cancer; capicúa; Ets translocation variant 1 (ETV1); 14-3-3 protein; spinocerebellar ataxia type 1 (SCA1); B2M, β2 microglobuluin; CRE, CIC-responsive element; DAPI, 4′,6-diamidino-2-phenylindole; DMEM, Dulbecco's modified Eagle's medium; DUX4, Double homeobox 4; ECL, enhanced chemiluminescence; EGF, epidermal growth factor; EMSA, electrophoretic mobility-shift assay; ERK, extracellular-signal-regulated kinase; ETV, Ets translocation variant; EWS, Ewing sarcoma protein; FBS, fetal bovine serum; GAPDH, glyceraldehyde-3-phosphate dehydrogenase; GFP, green fluorescent protein; GIST, gastrointestinal stromal tumour; HA, haemagglutinin; HEK, human embryonic kidney; HMG, high-mobility group; IGF1, insulin-like growth factor 1; KPNA3, importin α4/karyopherin α3; LC, liquid chromatography; MS/MS, tandem MS; NLS, nuclear localization sequence; p90RSK, p90 ribosomal S6 kinase; PEA3, polyoma enhancer activator 3; PDK1, phosphoinositide-dependent kinase 1; PI3K, phosphoinositide 3-kinase; PKB, protein kinase B; PKC, protein kinase C; RT, reverse transcription; SCA, spinocerebellar ataxia; siRNA, small interfering RNA
AS160 has emerged as a key player in insulin-mediated glucose transport through controlling GLUT4 trafficking, which is thought to be regulated by insulin-stimulated phosphorylation of sites including the 14-3-3 binding phospho-Thr649 (equivalent to Thr642 in human AS160). To define physiological roles of AS160-Thr649 phosphorylation and 14-3-3 binding in glucose homeostasis, we substituted this residue by a nonphosphorylatable alanine by knockin mutation in mice. The mutant protein was expressed at normal levels, while insulin-stimulated AS160 binding to 14-3-3s was abolished in homozygous knockin mice. These animals displayed impaired glucose disposal and insulin sensitivity, which were associated with decreased glucose uptake in vivo. Insulin-stimulated glucose transport and cell surface GLUT4 content were reduced in isolated muscles, but not in adipocytes. These results provide genetic evidence that insulin-induced AS160-Thr649 phosphorylation and/or its binding to 14-3-3 play an important role in regulating whole-body glucose homeostasis, at least in part through regulating GLUT4 trafficking in muscle.
► AS160 Thr649→Ala knockin mice are made to study roles of AS160/14-3-3 interaction ► The knockin mice display impaired glucose tolerance and reduced insulin sensitivity ► Deregulated GLUT4 trafficking and glucose uptake in muscles underlie this phenotype ► These findings shed new light on understanding of the pathology of type II diabetes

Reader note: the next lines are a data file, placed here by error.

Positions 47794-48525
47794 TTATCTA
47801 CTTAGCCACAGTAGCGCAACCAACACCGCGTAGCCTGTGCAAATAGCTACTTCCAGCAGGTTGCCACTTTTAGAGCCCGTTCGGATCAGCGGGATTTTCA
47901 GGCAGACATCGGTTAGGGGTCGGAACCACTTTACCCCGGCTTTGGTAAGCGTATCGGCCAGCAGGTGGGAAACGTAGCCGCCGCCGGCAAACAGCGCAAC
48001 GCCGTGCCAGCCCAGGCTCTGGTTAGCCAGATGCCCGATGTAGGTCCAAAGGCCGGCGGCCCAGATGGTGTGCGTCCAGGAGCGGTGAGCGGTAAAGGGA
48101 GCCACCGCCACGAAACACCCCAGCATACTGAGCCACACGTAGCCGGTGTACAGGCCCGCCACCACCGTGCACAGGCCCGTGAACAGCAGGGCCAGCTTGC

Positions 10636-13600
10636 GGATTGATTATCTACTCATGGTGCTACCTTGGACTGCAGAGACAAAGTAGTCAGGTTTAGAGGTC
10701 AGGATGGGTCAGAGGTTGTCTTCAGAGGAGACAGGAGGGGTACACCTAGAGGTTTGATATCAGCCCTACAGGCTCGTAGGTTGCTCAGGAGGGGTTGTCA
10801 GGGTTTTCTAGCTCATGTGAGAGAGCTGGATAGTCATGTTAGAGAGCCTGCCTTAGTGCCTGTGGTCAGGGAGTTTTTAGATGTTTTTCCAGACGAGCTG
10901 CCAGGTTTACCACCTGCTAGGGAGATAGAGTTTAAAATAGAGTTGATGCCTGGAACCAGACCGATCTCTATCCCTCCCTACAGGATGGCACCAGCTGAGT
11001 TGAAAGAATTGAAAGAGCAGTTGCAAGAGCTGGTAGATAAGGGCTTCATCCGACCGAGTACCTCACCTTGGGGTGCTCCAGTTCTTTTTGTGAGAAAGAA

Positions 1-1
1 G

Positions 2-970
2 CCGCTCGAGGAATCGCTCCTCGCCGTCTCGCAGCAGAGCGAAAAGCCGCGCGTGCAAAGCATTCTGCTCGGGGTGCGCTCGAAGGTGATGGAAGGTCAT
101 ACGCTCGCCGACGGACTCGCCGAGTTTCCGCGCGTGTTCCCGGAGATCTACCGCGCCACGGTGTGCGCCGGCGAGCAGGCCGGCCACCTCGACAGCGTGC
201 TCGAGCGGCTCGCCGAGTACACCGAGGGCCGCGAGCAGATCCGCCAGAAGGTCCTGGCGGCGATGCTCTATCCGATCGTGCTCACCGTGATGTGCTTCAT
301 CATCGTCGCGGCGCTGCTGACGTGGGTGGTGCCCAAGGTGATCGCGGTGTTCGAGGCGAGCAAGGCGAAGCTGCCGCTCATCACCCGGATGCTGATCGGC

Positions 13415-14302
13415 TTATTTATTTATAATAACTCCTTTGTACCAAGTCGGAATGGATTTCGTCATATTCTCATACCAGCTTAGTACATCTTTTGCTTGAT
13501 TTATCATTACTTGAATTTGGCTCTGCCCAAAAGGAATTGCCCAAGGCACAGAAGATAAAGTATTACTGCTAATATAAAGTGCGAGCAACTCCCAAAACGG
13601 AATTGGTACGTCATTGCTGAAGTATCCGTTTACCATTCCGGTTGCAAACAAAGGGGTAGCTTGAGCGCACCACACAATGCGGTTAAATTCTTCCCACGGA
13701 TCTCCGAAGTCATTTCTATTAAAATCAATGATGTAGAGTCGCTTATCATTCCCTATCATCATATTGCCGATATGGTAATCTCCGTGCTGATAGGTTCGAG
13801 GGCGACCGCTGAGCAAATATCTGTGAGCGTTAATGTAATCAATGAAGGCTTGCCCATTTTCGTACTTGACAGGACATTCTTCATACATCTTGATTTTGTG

The protein phosphatase inhibitor calyculin A activates PKB/Akt to ~50% of the activity induced by insulin-like growth factor 1 (IGF1) in HeLa cells promoting an evident increased phosphorylation of Ser473 despite the apparent lack of Thr308 phosphorylation of PKB. Nevertheless, calyculin A-induced activation of PKB seems to be dependent on basal levels of Thr308 phosphorylation, since a PDK1-dependent mechanism is required for calyculin A-dependent PKB activation by using embryonic stem cells derived from PDK1 wild-type and knockout mice. Data shown suggest that calyculin A-induced phosphorylation of Ser473 was largely blocked by LY294002 and SB-203580 inhibitors, indicating that both PI3-kinase/TORC2-dependent and SAPK2/p38-dependent protein kinases contributed to phosphorylation of Ser473 in calyculin A-treated cells. Additionally, our results suggest that calyculin A blocks the IGF1-dependent Thr308 phosphorylation and activation of PKB, likely due to an enhanced Ser612 phosphorylation of insulin receptor substrate 1 (IRS1), which can be inhibitory to its activation of PI3-kinase, a requirement for PDK1-induced Thr308 phosphorylation and IGF1-dependent activation of PKB. Our data suggest that PKB activity is most dependent on the level of Ser473 phosphorylation rather than Thr308, but basal levels of Thr308 phosphorylation are a requirement. Additionally, we suggest here that calyculin A regulates the IGF1-dependent PKB activation by controlling the PI3-kinase-associated IRS1 Ser/Thr phosphorylation levels.
Electronic supplementary material
The online version of this article (doi:10.1007/s12013-010-9101-4) contains supplementary material, which is available to authorized users.
PKB; Akt; Phosphorylation; Protein phosphatase inhibitor